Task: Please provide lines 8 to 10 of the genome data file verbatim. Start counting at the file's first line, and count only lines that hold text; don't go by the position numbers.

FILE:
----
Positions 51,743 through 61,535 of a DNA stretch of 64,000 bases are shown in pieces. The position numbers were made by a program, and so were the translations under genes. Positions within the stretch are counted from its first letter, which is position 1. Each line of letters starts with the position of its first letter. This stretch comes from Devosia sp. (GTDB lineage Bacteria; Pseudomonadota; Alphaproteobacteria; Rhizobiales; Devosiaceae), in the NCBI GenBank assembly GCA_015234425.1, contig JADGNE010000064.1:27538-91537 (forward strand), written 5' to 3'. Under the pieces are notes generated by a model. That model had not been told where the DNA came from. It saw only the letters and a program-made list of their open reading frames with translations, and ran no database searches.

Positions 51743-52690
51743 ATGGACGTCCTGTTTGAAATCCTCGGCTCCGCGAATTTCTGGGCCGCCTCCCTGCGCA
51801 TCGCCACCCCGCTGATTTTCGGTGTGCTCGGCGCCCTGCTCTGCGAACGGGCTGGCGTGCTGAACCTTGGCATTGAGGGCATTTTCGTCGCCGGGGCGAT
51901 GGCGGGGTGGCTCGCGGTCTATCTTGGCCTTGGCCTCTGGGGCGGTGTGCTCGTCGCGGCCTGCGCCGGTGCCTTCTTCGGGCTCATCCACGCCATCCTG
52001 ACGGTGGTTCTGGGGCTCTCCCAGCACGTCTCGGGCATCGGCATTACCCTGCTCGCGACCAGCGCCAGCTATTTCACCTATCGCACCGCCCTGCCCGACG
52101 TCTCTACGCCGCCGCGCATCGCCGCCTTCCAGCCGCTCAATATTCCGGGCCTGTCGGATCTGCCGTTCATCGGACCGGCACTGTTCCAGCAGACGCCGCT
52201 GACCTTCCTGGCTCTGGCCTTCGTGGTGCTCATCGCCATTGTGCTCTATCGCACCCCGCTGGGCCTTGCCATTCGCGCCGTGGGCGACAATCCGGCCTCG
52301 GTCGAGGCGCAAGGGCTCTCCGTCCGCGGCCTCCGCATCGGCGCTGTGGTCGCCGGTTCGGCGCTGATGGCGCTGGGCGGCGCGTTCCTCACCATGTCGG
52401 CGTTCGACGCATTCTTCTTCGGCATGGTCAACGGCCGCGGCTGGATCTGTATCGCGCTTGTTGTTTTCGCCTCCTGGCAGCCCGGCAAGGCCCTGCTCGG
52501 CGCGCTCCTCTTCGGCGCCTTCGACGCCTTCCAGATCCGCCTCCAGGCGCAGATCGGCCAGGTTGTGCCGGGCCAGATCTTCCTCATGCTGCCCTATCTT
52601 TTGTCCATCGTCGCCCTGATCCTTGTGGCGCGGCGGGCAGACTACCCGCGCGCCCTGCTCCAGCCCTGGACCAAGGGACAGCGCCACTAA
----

52201 GACCTTCCTGGCTCTGGCCTTCGTGGTGCTCATCGCCATTGTGCTCTATCGCACCCCGCTGGGCCTTGCCATTCGCGCCGTGGGCGACAATCCGGCCTCG
52301 GTCGAGGCGCAAGGGCTCTCCGTCCGCGGCCTCCGCATCGGCGCTGTGGTCGCCGGTTCGGCGCTGATGGCGCTGGGCGGCGCGTTCCTCACCATGTCGG
52401 CGTTCGACGCATTCTTCTTCGGCATGGTCAACGGCCGCGGCTGGATCTGTATCGCGCTTGTTGTTTTCGCCTCCTGGCAGCCCGGCAAGGCCCTGCTCGG